The answer: infinity.
Okay, that wasn’t a useful question, so let’s ask a better one. Of all possible quadratic equations with real coefficients, what fraction of them, , have real roots?
As all children know, the quadratic equation is and its roots are the values of for which the equation equals zero. Everyone, adults included, also knows that the roots can be found with the quadratic formula:
For real coefficients, the roots are real only when the quantity inside the square-root is positive. This quantity is called the discriminant, and so we’ll give it the symbol and talk about it for the rest of the post.
The question about real roots is a question about the discriminant: of all possible choices of and , how often will the discriminant be positive?
To get a feel for what the answer might be and to show an example of how to introduce probability into interesting places where it ought to have no business, as a first step, we might ask, what’s the average value of the discriminant?
More specifically, let’s assume and are each drawn from a uniform distribution, and, since infinite domains are a pain, let’s assume the allowed choices of each coefficient are bounded by . We’ll take the limit as later. This is a model for a process like: “I throw a dart at a number line three times, and each point of impact gives me a coefficient.” We could choose other distributions, but this one is in some sense the most “symmetrical” and thus best.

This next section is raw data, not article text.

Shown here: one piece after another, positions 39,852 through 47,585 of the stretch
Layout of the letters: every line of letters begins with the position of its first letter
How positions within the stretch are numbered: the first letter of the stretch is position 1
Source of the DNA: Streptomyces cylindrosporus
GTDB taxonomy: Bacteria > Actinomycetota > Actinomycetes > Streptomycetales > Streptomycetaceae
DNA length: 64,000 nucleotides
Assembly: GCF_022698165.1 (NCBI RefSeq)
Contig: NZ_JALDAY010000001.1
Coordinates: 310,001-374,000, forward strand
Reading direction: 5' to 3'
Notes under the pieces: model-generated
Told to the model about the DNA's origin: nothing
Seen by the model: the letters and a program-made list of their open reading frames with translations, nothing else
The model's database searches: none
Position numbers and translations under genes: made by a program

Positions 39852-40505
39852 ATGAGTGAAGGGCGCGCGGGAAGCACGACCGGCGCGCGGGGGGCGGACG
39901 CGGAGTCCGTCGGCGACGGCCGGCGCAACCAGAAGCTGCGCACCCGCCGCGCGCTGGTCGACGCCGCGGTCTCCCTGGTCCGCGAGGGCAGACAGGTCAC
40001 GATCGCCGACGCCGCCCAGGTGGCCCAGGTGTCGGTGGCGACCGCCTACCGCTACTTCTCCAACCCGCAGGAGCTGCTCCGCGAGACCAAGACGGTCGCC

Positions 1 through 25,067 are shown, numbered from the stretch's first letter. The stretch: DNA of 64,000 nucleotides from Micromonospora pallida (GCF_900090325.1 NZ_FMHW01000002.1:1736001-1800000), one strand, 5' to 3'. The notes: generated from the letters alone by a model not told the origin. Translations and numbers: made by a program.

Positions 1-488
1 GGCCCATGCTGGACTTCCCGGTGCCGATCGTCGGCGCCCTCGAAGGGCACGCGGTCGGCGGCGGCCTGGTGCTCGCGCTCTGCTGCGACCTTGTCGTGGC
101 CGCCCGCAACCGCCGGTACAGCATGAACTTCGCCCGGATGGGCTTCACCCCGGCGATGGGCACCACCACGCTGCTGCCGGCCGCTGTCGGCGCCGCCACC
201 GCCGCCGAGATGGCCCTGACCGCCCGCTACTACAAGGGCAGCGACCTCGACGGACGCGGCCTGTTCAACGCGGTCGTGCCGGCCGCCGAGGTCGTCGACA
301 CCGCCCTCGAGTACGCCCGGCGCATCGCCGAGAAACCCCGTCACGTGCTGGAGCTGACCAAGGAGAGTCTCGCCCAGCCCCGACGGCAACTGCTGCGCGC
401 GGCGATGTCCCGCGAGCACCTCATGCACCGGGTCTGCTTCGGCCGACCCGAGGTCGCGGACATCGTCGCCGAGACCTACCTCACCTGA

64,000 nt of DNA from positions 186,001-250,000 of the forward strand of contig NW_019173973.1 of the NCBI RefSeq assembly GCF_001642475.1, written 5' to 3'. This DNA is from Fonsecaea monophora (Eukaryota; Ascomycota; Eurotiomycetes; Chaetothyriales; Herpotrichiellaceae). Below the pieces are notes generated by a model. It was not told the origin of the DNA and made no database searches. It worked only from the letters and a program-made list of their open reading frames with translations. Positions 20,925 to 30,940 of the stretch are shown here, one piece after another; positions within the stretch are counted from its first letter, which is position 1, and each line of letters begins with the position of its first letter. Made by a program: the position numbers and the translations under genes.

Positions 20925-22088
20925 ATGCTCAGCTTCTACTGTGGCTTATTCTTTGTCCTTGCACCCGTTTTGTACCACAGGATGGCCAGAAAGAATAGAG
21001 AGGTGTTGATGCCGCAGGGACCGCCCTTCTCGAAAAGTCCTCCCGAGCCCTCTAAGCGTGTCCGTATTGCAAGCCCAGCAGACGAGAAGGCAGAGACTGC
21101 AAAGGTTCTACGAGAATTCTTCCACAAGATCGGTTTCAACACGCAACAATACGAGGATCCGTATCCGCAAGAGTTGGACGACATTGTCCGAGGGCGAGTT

Under the uniform selection assumption, the average value of the discriminant is easy to find:
Well, that’s interesting. On the one hand, if we take to infinity, we get , which is bad—screwy stuff happens when we try to think about things with infinite mean. That the mean is infinite probably isn’t suprising. Unless it’s exactly zero, then either or is bigger on average, and since both can go to infinity, the only plausible answers for are .
On the other hand, for any finite , is positive, and so we might expect that quadratics with real roots are more common than quadratics with imaginary roots, and so maybe .
Further ignoring 200 years of mathematics, let’s look at the standard deviation, , of the discriminant, since, if it’s small relative to the mean, maybe we can trust the mean anyway. The idea is that sometimes things that give mathematicians strokes are still informative. As they say in regard to somewhat related issues:
There are in this world optimists who feel that any symbol that starts off with an integral sign must necessarily denote something that will have every property that they should like an integral to possess. This of course is quite annoying to us rigorous mathematicians; what is even more annoying is that by doing so they often come up with the right answer.
McShane, E. J.
Bulletin of the American Mathematical Society, v. 69, p. 611, 1963.
Calculated in the usual way, we find:
Well, that’s infinite too in the limit, but how big of an infinite is it? If we look at the standard deviation over the mean, we see:
and so, infinite or not, the standard deviation is bigger than the mean, which tells us that I probably shouldn’t bet on no matter how much I adore a nice, sloppy argument.
Some of you may be screaming by now: this can’t be the best way to do this! And you’d be right. The condition that the discriminant is positive defines a surface in -space that separates coefficient sets that lead to real roots from those that don’t. It seems plausible that the volume of real-root space relative to the volume of the whole space will tell us what fraction of quadratics have real roots. We’ll pick this up in the next post, wherein we’ll also learn more about that quote by McShane.